Friday, October 9, 2009

UNREVIEW: "Lowman" by J.T. Vargo

In my entire life there have been ten accounts of books I didn’t bear to finish. Eight of those have been assigned to me during my high school years and one of those was before I started doing reviews. However during the short run as a review blogger I have never given up on a book, although I have felt the urge on a modest number.

But there is a first time for everything. As a reviewer, I strive to behave with a certain level of professionalism, which means finishing the review copies I receive and post timely reviews. I am the person, who doesn’t give up on a novel, but not a long while ago I realized that I have too many paperbacks and ten times more this number in e-books I am obliged to review. Next to these two groups I have my own copies and reading list that far exceed the genre limits that speculative fiction has set for me as a reviewer. Life is too short, the novels are too many and no matter how professional I try to be I can’t waste precious time with books incompatible with me as a reader.

“Lowman” by J.T. Vargo challenged my patience and after a 100 page struggle I decided to call quits and I didn’t drop it because the prose was incompetent and flawed. Technically, in the most basic sense of the term, “Lowman” is solid. Beyond that the pages are barren and here are the reasons to drop the book:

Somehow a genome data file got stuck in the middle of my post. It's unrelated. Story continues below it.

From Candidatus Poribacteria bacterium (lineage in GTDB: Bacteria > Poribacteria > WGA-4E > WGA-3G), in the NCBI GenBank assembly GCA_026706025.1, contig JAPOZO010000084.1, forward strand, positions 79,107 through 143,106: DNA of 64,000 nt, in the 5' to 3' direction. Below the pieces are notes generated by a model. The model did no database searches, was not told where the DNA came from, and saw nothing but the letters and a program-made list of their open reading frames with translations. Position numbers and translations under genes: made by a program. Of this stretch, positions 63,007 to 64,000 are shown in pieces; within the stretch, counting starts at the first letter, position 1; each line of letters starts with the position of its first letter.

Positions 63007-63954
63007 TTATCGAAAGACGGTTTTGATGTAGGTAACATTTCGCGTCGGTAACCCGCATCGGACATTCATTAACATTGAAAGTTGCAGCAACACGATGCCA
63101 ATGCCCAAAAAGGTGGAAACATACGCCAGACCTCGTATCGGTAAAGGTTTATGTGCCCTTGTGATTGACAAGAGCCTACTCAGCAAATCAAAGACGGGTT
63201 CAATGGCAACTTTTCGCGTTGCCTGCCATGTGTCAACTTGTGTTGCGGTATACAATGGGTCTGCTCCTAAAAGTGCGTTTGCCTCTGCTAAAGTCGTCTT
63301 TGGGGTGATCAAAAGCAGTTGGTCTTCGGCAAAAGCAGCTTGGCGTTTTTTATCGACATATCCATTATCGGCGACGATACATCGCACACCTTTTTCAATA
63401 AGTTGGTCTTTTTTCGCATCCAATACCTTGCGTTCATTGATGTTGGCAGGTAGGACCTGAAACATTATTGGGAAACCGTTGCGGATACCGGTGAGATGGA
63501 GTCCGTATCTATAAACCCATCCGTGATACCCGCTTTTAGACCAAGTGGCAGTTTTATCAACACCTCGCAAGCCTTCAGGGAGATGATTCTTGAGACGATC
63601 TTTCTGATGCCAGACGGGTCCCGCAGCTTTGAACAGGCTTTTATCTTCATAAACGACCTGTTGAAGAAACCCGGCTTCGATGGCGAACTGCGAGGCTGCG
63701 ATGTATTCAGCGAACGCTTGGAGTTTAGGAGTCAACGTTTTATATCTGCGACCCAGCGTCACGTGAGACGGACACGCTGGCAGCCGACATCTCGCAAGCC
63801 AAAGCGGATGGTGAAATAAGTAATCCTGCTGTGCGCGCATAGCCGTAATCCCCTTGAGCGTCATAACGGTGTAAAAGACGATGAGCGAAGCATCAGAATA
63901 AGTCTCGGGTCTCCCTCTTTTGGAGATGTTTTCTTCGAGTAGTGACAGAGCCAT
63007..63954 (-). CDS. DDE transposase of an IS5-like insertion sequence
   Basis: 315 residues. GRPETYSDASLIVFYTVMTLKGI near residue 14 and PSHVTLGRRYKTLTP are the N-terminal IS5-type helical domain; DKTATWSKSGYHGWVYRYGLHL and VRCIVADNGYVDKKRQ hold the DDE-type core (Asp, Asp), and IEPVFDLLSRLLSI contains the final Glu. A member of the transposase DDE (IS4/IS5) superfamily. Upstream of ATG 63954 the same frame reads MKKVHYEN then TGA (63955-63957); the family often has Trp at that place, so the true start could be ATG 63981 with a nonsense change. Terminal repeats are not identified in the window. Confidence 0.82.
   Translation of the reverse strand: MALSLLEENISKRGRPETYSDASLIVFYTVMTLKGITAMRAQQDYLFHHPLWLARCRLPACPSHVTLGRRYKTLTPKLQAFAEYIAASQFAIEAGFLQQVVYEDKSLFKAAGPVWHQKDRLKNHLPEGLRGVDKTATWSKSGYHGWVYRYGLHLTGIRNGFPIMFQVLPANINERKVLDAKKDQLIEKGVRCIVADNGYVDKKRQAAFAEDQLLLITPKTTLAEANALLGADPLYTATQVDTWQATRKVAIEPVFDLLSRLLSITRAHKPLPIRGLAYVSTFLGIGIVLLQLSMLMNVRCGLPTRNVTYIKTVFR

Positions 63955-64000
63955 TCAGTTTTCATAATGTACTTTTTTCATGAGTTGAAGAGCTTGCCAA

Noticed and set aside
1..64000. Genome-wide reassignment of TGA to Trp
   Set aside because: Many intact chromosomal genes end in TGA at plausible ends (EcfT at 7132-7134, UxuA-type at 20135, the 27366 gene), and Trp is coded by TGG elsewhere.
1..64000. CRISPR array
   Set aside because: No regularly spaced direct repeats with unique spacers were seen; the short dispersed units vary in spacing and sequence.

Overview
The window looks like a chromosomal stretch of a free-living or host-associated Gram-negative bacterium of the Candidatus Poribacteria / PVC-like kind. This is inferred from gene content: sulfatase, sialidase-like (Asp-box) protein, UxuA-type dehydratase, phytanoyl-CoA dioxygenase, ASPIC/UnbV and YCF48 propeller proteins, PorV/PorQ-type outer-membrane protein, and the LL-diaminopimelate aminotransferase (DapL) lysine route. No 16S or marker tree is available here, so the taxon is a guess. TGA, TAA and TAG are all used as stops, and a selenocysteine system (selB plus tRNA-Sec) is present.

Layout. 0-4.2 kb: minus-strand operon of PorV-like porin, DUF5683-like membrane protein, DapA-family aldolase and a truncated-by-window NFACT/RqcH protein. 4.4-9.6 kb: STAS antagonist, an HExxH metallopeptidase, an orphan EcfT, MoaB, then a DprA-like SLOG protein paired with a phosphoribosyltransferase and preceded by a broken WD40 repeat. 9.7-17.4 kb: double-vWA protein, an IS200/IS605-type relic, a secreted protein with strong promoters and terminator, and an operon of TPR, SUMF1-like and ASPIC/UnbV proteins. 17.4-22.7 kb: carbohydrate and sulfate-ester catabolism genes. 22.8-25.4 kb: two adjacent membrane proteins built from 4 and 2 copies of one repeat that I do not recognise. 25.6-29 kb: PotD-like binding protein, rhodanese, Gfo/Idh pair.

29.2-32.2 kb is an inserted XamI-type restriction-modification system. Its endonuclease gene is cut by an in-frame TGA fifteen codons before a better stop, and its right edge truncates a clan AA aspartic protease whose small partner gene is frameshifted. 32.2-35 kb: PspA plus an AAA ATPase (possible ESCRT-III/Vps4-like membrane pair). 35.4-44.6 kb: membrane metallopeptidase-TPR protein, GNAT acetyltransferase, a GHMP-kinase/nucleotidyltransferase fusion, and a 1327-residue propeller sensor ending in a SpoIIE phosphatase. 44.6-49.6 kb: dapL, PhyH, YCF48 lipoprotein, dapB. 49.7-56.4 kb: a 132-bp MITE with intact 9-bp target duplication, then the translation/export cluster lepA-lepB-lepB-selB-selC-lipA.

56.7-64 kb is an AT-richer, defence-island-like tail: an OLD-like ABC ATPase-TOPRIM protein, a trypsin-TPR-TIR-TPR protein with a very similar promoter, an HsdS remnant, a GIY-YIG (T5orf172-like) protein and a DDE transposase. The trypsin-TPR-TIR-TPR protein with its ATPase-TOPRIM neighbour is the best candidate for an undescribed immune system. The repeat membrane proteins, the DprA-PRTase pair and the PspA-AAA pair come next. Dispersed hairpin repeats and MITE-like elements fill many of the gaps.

A: “Lowman” is not horror, no matter what the label says. I realize that there is horror and then there is horror, but no horror novel would let the reader wait one hundred and still have no clue when the chills are going to come.

B: “Lowman” is slow paced, painstakingly so. I felt that the author has taken an ordinary plot and went Matrix on it. Pages upon pages upon pages present scenes that do not matter one bit and hint no connection to where the ‘horror’ is supposedly, which is still MIA.

C: “Lowman” is a social novel with a philosophical look upon human relationship in general and how much the current age has corroded the brotherly love between people. I support this type of illumination, but not when it’s done so poorly that the characters become cardboard posters and their internal narrative reaches the point I am sitting through a preachy sermon.

Admittedly there are other flaws that come through in these 100 pages, but I do not wish to dwell too much than necessary. Fact is that if you have discovered that your taste in fiction is similar to mine, then you’d best avoid this one.


Mark David said...

Wow, you counted all of them? Impressive memory :) I also hate when I fail to finish a book because I'm totally put off by what I've read. I've learned, however, that sometimes reading free excerpts help... sometimes. At least that helps me filter out books that are written in a style that I simply wouldn't like (since literary quality and narrative form is very important for me).

Mihai (Dark Wolf) said...

I had great difficulties with this one too. And although I finished it, I have to say that it took me great will and several points when I really want to stop reading it.

Harry Markov said...

@ Mark David: It's so few and I had panic guilt attacks afterwards, so I did remember. This one I accepted way back in the beginning of my blogging, when any kind of review copy is worshipped. In fantasy and horror and other spec fic genres like sci-fi too these are not as important. The suspension of disbelief as well as world building are looked upon more often than not.

Harry Markov said...

@ Mihai: I have read your review way back in 2008 and that discouraged me of reading in general, so it took me awhile to get to it, but obligations have spoken and I decided to flash read and be over with it. It was a very straining experience.

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